OPEC+ is widely expected to continue raising its overall production quota by 400,000 barrels per day (bpd) per the plan from last summer, despite the surging oil prices over the Russian invasion of Ukraine, a Bloomberg survey of 18 analysts and traders showed on Tuesday.
The OPEC+ group—led by Saudi Arabia and Russia—is meeting on Wednesday to discuss production for the month of April, while oil prices have jumped to over $100 per barrel and the market is apprehensive that it could soon have to go without at least some Russian barrels.
Moreover, OPEC and OPEC+ have not been pumping as much as the OPEC+ pact calls for, essentially tightening the market and distorting analyst assumptions about market balances. Estimates in the International Energy Agency's monthly oil market report for February showed that the gap between OPEC+ production and its target levels surged to as much as 900,000 bpd in January.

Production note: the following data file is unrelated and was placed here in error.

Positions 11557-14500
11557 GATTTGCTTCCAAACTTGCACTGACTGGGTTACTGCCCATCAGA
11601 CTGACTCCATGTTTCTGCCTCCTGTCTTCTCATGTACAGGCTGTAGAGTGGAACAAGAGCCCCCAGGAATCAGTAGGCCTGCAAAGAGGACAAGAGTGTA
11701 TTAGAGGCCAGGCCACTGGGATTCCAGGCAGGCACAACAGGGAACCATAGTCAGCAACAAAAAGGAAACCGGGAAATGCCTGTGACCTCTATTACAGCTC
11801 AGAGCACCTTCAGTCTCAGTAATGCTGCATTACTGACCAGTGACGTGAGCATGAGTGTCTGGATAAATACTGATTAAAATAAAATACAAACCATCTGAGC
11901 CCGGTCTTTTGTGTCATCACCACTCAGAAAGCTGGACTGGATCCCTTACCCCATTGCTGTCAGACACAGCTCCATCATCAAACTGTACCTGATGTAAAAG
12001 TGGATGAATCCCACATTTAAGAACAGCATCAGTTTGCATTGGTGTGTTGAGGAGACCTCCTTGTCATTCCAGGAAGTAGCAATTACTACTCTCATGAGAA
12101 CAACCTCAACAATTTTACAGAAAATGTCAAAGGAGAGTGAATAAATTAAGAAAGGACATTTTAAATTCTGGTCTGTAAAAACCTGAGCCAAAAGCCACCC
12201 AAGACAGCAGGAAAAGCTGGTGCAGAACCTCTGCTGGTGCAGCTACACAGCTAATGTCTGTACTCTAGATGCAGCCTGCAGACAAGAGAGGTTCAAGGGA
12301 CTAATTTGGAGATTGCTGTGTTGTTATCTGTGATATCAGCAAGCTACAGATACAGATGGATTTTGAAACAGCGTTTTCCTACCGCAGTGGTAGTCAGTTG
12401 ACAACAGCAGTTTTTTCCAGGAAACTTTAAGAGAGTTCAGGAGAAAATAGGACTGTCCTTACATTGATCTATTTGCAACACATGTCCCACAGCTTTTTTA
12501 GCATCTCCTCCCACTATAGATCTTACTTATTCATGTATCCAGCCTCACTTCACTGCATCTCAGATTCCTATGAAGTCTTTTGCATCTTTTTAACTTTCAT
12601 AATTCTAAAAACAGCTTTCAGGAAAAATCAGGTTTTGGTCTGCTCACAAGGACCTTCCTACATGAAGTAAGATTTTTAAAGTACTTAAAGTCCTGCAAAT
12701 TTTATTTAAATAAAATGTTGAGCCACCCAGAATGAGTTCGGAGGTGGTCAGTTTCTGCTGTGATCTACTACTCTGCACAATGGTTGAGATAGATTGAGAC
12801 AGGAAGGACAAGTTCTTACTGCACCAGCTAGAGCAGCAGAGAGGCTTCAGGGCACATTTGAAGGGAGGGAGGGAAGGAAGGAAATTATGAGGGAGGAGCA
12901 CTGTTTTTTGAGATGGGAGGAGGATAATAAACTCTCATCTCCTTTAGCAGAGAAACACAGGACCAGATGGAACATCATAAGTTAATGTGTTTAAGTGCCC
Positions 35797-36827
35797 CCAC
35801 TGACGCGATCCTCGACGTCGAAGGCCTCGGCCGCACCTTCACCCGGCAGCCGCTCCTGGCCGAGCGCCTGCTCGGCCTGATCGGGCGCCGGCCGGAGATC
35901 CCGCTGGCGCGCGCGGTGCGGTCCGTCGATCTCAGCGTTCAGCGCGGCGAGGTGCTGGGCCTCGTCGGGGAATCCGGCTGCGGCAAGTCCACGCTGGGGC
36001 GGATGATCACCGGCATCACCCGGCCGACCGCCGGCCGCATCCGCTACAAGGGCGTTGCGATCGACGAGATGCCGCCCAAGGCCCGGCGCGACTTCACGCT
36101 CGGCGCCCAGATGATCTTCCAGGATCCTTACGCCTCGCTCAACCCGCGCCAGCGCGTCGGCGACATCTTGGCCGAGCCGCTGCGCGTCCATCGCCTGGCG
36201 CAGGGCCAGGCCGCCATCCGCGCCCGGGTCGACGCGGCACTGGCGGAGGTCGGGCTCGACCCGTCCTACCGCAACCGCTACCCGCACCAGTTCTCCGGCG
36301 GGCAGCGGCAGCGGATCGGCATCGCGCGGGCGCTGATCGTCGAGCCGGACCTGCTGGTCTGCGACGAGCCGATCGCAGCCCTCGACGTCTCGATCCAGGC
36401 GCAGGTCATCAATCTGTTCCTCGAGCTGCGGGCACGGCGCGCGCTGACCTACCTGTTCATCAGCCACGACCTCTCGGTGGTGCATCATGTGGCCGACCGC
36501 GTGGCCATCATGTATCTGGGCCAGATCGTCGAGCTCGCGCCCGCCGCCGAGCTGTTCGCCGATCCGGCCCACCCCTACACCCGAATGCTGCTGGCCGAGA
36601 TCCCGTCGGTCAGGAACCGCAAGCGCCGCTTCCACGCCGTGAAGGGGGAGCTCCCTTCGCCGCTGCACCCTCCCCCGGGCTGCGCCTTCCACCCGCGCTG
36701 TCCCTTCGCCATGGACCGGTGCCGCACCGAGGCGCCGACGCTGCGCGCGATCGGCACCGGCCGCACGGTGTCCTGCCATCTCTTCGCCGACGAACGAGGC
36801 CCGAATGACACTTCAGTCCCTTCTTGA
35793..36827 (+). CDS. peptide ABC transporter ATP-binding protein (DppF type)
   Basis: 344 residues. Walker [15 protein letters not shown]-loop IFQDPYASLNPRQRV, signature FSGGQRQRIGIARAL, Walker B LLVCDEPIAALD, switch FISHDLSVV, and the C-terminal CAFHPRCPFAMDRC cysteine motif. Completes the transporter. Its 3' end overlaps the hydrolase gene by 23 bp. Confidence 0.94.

Despite $100 oil and the Russian invasion of Ukraine, the OPEC+ alliance is set to rubberstamp another 400,000 bpd increase in monthly production targets next week, several OPEC+ sources told Reuters last week. The Russian invasion of Ukraine—the move that triggered oil's jump to $100—hasn't changed the dynamics in the OPEC+ group, sources at the alliance told Reuters on Friday.
In the Bloomberg survey, only one of 18 experts polled expects OPEC+ to decide to add more than 400,000 bpd to its production quotas for April.
Russia's war in Ukraine hasn't affected the OPEC+ agreement, two sources at the group told Reuters on Tuesday, and also said they expect the alliance to stick to its monthly increases.
On Tuesday, Russian President Vladimir Putin and Abu Dhabi's Crown Prince Mohammed bin Zayed, the de facto ruler of the United Arab Emirates (UAE), discussed the oil market and "supporting stability in the global energy market," according to a statement from the Kremlin cited by Bloomberg.
The UAE—a U.S. ally—abstained last week from voting a resolution of the United Nations to condemn the Russian invasion of Ukraine. The other two countries which abstained were China and India, while Russia vetoed the resolution.
By Tsvetana Paraskova for Oilprice.com
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